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Depression common, but treatable among seniors

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 “Depression is not a normal part of aging. Depression is something that can very much be treated.”

Licensed Professional Counselor Armando Medrano Jr., manager for the Senior Intensive Outpatient Program at Valley Baptist Medical Center-Harlingen and VBMC-Brownsville, spoke with more than 100 senior citizens about depression issues last week during a monthly medical and health information session in Brownsville. Besides warning signs of depression and treatment options, he described in-patient and out-patient services available from VBMC.

Depression differs from sadness because the mental condition involves intense, long-term sadness, Medrano said. Symptoms can include frequent crying, lack of energy, an urge to stay in bed, and a lack of enthusiasm for life. People experiencing depression often no longer enjoy their favorite hobbies or pastimes, he said.

The deep, dark sadness or anxiety may be caused by grief over the loss of a loved one or another personal tragedy. Some older adults feel extreme anxiety about the troubles of their children, who are now adults. Depression also can be connected with excessive anger, low self-esteem, paranoia, hallucinations or confused thoughts.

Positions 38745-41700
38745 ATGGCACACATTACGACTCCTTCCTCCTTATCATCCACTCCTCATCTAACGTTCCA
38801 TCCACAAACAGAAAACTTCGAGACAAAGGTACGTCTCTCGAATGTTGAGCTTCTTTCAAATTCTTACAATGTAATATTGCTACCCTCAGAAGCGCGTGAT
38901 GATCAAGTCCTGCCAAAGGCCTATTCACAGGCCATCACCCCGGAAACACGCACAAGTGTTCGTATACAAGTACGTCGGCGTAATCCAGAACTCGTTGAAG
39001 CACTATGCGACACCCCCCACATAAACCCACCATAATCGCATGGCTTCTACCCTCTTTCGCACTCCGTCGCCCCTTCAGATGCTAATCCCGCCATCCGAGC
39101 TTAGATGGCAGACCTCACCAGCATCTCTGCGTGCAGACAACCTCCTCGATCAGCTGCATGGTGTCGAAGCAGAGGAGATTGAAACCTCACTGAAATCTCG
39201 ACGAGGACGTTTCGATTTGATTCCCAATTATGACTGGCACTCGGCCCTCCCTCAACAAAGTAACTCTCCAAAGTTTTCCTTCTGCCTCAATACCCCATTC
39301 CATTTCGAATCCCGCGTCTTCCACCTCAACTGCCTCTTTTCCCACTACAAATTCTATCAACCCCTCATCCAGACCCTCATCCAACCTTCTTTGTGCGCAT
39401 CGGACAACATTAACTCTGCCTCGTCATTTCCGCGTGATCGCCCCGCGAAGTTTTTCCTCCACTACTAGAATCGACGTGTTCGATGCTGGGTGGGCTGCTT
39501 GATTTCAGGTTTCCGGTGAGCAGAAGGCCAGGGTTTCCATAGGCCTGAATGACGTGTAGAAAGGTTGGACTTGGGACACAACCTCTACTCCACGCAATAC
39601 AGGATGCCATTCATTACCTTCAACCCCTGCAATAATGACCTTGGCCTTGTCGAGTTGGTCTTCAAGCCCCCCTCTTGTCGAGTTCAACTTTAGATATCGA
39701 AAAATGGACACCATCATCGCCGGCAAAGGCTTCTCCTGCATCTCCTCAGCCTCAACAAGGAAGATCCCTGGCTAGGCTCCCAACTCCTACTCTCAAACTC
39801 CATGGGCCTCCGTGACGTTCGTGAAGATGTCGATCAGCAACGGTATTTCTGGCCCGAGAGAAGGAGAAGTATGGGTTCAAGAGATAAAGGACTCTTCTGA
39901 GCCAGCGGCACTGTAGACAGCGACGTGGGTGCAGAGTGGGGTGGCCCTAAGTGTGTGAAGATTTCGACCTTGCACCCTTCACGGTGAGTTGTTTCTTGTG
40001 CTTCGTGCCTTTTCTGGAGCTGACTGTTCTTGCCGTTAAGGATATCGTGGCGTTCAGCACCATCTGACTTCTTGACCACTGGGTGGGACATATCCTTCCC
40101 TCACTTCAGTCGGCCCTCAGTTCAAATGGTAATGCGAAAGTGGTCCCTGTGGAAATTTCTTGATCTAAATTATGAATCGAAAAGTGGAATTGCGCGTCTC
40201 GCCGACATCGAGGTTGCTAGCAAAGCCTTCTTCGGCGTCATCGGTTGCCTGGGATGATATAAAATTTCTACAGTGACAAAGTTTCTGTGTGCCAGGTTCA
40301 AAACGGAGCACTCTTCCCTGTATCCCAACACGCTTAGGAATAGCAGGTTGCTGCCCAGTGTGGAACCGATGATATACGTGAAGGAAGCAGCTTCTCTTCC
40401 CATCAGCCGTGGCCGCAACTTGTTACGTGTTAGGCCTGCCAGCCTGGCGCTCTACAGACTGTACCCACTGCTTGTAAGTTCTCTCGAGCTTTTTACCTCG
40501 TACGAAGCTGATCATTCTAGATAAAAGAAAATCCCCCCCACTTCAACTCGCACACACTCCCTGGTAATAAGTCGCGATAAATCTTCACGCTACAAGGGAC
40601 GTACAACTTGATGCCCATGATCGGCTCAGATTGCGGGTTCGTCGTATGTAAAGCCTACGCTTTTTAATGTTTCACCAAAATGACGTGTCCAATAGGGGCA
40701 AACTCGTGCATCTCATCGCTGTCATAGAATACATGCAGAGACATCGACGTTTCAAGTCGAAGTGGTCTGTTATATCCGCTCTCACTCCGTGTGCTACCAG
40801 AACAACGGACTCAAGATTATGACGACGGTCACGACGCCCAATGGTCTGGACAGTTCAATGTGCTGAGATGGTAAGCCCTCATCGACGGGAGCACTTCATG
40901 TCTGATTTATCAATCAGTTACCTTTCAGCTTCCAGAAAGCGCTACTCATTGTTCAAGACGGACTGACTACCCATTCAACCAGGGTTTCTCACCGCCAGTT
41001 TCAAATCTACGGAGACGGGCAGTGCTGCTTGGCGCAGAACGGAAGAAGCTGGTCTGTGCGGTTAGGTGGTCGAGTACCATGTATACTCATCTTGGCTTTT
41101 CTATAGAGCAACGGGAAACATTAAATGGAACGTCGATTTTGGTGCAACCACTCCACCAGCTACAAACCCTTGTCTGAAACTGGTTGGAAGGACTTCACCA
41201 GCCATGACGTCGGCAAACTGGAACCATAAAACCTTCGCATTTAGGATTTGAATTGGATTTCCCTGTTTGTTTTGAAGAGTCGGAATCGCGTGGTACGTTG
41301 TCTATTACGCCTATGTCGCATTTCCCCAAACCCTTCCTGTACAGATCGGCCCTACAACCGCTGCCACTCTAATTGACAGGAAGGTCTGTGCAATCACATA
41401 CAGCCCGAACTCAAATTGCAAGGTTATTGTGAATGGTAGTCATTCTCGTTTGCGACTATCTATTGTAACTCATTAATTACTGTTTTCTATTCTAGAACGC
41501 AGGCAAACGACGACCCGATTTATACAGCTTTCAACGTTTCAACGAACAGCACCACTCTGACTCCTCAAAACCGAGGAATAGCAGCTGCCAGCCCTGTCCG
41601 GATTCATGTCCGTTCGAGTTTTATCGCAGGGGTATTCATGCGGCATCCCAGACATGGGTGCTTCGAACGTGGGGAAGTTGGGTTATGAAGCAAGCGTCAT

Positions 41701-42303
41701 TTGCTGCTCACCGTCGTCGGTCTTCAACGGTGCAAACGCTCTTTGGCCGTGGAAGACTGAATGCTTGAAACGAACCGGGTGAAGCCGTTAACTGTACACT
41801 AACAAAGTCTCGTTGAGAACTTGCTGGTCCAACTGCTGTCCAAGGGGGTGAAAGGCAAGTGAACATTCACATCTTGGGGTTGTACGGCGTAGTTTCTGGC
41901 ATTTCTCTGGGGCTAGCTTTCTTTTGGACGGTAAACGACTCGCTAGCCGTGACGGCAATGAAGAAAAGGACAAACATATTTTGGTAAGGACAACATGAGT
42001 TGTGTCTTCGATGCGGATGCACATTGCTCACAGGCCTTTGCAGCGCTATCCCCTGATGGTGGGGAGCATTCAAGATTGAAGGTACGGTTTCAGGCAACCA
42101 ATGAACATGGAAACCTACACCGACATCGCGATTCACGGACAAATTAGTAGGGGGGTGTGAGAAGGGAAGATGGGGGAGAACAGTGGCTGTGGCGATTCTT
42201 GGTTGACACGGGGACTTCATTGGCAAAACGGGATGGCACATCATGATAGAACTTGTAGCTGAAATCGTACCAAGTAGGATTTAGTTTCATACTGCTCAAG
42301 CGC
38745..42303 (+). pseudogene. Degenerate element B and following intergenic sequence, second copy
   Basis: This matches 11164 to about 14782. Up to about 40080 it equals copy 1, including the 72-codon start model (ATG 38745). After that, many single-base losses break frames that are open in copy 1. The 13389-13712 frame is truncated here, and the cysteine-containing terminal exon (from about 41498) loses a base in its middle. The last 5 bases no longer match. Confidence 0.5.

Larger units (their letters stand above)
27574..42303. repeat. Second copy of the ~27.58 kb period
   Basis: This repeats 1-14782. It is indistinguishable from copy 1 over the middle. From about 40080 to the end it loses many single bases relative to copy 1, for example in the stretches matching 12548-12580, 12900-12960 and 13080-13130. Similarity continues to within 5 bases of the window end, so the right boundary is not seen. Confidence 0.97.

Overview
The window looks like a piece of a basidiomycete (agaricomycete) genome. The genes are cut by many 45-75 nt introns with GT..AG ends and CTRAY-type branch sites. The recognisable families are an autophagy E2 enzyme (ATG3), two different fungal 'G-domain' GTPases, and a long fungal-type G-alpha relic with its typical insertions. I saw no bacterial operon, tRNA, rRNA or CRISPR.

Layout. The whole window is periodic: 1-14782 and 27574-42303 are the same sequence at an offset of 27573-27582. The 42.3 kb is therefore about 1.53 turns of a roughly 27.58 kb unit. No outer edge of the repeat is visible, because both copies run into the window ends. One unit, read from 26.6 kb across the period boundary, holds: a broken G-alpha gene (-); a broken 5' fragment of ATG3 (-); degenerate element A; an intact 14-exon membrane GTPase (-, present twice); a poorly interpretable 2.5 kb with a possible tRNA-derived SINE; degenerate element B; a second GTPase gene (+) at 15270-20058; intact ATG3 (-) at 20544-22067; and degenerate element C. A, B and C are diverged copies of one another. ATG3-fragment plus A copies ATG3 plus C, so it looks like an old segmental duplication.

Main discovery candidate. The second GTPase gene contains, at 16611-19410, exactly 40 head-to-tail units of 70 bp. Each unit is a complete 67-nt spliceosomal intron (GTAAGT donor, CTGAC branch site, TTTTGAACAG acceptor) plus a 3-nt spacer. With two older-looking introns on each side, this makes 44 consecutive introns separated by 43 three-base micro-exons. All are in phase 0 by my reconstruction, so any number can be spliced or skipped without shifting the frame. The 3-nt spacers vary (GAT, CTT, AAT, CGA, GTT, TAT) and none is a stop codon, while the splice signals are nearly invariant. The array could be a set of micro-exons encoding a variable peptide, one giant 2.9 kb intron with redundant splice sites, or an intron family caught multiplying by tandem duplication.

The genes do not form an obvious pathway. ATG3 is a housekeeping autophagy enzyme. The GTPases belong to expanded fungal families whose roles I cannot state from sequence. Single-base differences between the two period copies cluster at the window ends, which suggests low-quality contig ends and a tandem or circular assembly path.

“The most effective treatment is usually a combination of medication and therapy,” Medrano said. “If depression goes untreated, it can grow worse.”

An individualized diagnosis determines possible medications and behavior modifications. He reminded patients undergoing treatment who feel good to continue taking medications as prescribed because altering or stopping the dosage could cause a relapse.

He said depression patients on medications should be alert to possible side effects and regularly communicate with their physician and therapist about changes in their condition.

Many senior citizens and adults have relied upon strong beliefs and positive attitudes to overcome challenges in their lives, but sometimes it takes more than a bright outlook to reverse negative thoughts and behaviors, Medrano said.

“Sometimes, it takes more than talking to a friend or a loved one,” he said. “Maybe there’s something you would feel uncomfortable saying to them or maybe you feel they might not understand.”

That’s when counseling and group therapy become useful tools. Medrano said that VBMC will assist potential clients and their families determine insurance eligibility, veterans’ benefits and health-care fee assistance for counseling and group therapy.

VBMC offers free transportation up to three times per week for patients within a 20- to 25-mile radius of the program location who qualify for Senior Intensive Outpatient Program services.

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